I’ve written previously about how project-based learning is the future of schools—a future many schools are making a reality now. PBL is a teaching method where students gain valuable knowledge and skills that create authentic learning experiences. PBL effectively promotes meaningful, engaging learning–one of XQ’s Design Principles, a useful tool for educators to use when transforming their schools.
But project-based learning can be incredibly messy and complex. I’ve found that design thinking can help with how a project is organized and ensure it meets its desired outcomes.
Design thinking is an approach to solving problems and organizing projects. It is a popular strategy used in business, tech, and design to better serve clients’ needs. For educators, design thinking can help solidify a project’s purpose and provide students with clarity and guidance.
I’ve led many projects throughout my years in the classroom, guiding students to build a micro-museum (small exhibits showcasing different aspects of our local community), establishing a sensory garden, designing artificial coral nurseries, and creating a documentary about human rights. Each project had its pitfall, and every time I learned more about how to make a project rigorous, successful, and authentic. In each one, I’ve found greater success by learning how to use design thinking to organize class projects.
Below is a list of guiding practices you can utilize to help enhance and successfully roll out an authentic, rigorous project.
Designing a Project-Based Learning Classroom
I was introduced to design thinking when I started teaching at PSI High, an XQ school in Sanford, Florida. The curriculum was focused entirely on PBL, which at times felt overwhelming. When the weeds got thick, design thinking helped us clear a path.
We started with how the classrooms would approach learning for the students. We used design thinking to plan out the tenure of class projects, teaching students how to apply the strategy appropriately. Over time, we also learned how to incorporate it into our professional development to improve our teaching practices. While plenty of resources are available to learn more about design thinking, I’ve found great success and insights from Stanford d.School, which houses a large library of resources to promote active, student-centered learning in the classroom.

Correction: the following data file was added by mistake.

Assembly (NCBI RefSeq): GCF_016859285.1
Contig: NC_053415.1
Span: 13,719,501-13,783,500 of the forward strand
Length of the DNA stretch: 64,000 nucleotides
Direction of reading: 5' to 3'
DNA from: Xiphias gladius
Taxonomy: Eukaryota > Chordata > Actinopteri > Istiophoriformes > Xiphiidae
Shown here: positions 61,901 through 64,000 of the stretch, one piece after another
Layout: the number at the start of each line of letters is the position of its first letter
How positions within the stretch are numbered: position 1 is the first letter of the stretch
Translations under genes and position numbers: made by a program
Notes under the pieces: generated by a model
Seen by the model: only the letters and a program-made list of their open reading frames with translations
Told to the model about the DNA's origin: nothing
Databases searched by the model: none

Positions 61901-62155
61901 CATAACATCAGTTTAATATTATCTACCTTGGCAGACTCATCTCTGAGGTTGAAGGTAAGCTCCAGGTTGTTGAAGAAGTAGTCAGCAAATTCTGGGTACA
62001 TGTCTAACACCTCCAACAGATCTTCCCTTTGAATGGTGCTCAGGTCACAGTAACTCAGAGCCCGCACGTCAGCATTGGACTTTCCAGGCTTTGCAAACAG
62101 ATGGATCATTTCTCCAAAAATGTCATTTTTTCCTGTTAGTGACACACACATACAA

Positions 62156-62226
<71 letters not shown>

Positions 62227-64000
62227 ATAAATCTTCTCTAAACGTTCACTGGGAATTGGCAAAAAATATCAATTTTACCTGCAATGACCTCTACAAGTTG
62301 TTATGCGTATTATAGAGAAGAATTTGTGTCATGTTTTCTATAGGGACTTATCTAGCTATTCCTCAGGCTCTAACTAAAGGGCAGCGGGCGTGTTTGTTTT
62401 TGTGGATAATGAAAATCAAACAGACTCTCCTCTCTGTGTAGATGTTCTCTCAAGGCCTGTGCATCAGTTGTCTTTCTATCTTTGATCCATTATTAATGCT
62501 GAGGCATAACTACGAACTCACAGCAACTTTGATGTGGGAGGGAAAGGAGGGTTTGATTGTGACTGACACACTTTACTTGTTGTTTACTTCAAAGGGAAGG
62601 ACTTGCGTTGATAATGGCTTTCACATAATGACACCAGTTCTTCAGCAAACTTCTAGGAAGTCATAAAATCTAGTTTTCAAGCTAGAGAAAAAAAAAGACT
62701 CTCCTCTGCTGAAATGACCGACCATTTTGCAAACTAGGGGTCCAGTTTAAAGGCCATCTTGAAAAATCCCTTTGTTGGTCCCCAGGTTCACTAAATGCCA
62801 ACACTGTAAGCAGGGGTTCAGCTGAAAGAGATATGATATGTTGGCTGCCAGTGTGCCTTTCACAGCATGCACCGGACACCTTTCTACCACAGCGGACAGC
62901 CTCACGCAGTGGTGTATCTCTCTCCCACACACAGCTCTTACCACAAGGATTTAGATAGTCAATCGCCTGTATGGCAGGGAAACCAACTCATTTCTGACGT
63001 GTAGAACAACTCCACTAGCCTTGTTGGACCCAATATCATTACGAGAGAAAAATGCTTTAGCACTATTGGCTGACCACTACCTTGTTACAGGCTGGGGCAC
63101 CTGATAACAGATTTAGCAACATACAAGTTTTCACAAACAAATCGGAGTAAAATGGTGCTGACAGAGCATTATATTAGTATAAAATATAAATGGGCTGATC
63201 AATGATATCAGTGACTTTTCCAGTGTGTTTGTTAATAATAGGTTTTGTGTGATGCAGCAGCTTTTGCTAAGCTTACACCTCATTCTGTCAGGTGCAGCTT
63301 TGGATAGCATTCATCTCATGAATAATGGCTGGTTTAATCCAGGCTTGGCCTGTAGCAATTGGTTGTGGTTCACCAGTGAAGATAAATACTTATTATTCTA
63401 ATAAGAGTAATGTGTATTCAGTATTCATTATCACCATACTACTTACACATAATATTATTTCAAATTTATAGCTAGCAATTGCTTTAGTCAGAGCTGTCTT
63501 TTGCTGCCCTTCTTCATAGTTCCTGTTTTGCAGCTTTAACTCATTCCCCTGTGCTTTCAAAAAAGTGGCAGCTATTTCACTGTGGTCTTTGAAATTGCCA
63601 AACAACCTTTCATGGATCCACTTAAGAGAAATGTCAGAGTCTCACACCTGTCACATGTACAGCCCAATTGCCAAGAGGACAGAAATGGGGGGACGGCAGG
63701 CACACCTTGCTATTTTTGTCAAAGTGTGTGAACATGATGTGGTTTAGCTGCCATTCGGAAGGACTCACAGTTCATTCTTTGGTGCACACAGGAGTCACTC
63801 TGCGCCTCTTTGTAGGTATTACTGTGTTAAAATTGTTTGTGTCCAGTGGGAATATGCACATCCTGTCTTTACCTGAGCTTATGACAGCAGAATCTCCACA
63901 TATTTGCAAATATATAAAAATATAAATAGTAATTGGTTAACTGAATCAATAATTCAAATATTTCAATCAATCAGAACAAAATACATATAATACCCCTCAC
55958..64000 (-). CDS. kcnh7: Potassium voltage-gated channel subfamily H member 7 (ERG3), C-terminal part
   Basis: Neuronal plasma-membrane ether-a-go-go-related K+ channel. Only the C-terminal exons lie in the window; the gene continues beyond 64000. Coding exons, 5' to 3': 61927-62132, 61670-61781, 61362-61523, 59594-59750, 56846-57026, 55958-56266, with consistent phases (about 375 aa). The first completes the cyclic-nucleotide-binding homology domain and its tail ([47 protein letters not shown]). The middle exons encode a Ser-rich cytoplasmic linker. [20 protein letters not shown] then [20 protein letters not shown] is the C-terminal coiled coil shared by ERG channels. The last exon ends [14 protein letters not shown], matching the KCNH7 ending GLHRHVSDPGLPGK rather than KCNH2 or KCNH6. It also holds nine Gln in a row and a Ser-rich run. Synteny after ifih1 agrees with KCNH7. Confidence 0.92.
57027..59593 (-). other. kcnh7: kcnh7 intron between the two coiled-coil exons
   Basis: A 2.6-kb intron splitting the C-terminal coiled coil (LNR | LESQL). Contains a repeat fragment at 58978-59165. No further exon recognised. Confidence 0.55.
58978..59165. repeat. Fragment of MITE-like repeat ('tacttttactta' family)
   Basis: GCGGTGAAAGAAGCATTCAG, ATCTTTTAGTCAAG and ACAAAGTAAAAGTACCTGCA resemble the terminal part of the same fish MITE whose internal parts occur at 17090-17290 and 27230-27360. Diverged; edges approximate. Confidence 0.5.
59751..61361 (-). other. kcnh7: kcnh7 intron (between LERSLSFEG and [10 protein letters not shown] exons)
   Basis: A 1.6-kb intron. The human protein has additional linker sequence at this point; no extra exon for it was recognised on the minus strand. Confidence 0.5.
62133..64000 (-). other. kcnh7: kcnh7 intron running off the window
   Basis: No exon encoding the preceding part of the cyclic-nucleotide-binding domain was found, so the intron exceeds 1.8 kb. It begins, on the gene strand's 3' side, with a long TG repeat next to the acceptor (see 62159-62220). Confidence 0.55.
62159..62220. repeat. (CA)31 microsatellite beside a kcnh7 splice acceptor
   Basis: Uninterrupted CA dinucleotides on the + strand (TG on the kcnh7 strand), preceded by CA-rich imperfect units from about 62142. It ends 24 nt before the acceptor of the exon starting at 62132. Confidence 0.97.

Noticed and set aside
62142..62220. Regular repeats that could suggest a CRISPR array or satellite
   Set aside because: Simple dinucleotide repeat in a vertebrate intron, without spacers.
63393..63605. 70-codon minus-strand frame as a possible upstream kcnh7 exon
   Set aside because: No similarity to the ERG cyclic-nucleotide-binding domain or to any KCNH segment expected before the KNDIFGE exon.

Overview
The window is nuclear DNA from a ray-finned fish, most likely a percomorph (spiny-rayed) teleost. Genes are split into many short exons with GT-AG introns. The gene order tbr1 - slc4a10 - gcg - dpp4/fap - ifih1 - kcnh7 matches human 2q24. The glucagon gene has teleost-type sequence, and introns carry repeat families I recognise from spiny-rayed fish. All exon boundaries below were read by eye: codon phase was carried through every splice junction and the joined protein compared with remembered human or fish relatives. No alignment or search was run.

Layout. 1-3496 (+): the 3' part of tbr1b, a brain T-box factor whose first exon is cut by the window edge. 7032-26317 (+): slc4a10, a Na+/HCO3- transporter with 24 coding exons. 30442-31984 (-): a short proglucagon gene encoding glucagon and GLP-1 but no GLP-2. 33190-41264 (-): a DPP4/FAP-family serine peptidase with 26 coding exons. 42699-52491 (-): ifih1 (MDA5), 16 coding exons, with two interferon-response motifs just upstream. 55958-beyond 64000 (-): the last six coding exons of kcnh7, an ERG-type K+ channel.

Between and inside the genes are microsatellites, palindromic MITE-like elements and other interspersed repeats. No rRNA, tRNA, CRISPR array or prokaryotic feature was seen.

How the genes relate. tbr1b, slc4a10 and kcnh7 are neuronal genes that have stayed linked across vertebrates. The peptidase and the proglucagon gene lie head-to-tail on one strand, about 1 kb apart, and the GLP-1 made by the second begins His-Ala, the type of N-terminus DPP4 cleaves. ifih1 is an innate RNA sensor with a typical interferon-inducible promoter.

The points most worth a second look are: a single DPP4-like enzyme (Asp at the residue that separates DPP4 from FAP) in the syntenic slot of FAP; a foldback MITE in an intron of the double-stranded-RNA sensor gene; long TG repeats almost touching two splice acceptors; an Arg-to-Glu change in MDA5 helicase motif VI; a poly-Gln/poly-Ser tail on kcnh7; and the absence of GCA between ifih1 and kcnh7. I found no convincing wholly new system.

The d.School highlights five distinct sequences of the design thinking process that can create a guiding structure for your projects. Each sequence is malleable and can be delivered in chunks or over an expanded unit. Below is a list of the sequences and a brief overview of how to approach them in relation to your project.
If you’re unsure how to start a project, begin here. Empathy is the phase in which students learn to identify the purpose and meaning of their project by learning more about who they are working with. Empathy is about understanding other people’s needs, their experiences, and how they create an identity for themselves. When students understand this, their project can have a stronger sense of purpose.
For educators, this means helping students use language to conceptualize and understand other peoples’ experiences. In this phase, I would encourage my students to “lean in and listen” as a good strategy for developing their active listening skills. As students learn more about who a project is for, they begin to understand the more valuable why. Interviews and surveys are two foundational activities for this sequence to help students get as much information as needed before moving on to the next stages.
I encourage teachers to revisit this sequence frequently. As the project evolves, it’s good practice to return to the who’s and why’s, especially if students ever feel as though they are lost during the advanced stages. Teachers should connect with community members and ask experts to come speak with students so that they can learn more about the who’s in their project.
In this sequence, content plays a major role in deepening students’ learning. Like Marazano’s theories of teaching, a series of instructional strategies that intentionally focus on effective teaching practices, I approach empathy as though I’m introducing new information to students. Through the define stage, there is a ripe opportunity to activate prior knowledge and encourage students to dig deeper into the context of their project. Activating prior knowledge can help students learn new concepts more effectively.
In the define sequence, students clearly articulate the project’s desired goals and expected demands. For example, if students are restoring a public park, clearly stating who the park will serve and why the restoration is necessary will provide clarity. While it’s okay for students to be confused and ask questions, we want to ensure their questions are productive. “What are we doing?” can mean two separate things. If they’re asking to remember the purpose, it means students are looking for consistency in a productive sense; they understand the desired outcomes and want to ensure they’re on track.